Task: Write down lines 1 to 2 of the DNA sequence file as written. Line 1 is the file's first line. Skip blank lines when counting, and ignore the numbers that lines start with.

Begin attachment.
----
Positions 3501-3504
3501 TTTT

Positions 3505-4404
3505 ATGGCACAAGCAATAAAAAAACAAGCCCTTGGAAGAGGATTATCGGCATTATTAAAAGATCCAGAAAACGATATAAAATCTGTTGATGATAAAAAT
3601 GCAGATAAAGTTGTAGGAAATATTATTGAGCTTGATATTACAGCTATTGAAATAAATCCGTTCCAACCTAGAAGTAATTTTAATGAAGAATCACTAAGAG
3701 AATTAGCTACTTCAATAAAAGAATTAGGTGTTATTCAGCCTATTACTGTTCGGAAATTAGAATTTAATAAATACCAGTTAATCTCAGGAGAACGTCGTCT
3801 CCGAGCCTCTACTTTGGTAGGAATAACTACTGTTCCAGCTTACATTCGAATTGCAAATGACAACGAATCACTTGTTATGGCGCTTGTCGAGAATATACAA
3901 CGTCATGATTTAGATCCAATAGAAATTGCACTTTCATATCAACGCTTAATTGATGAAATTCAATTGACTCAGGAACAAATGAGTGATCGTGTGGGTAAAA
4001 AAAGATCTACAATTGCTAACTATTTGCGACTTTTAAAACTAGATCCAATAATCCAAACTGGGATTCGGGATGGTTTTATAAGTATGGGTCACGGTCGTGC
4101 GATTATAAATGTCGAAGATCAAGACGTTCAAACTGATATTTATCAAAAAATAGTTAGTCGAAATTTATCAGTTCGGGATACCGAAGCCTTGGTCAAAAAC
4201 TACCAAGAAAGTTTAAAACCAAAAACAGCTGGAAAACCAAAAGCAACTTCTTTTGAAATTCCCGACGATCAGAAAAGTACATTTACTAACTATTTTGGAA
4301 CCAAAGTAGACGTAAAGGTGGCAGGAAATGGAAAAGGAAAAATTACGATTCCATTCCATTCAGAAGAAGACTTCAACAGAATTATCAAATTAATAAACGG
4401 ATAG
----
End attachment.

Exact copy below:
Positions 3501-3504
3501 TTTT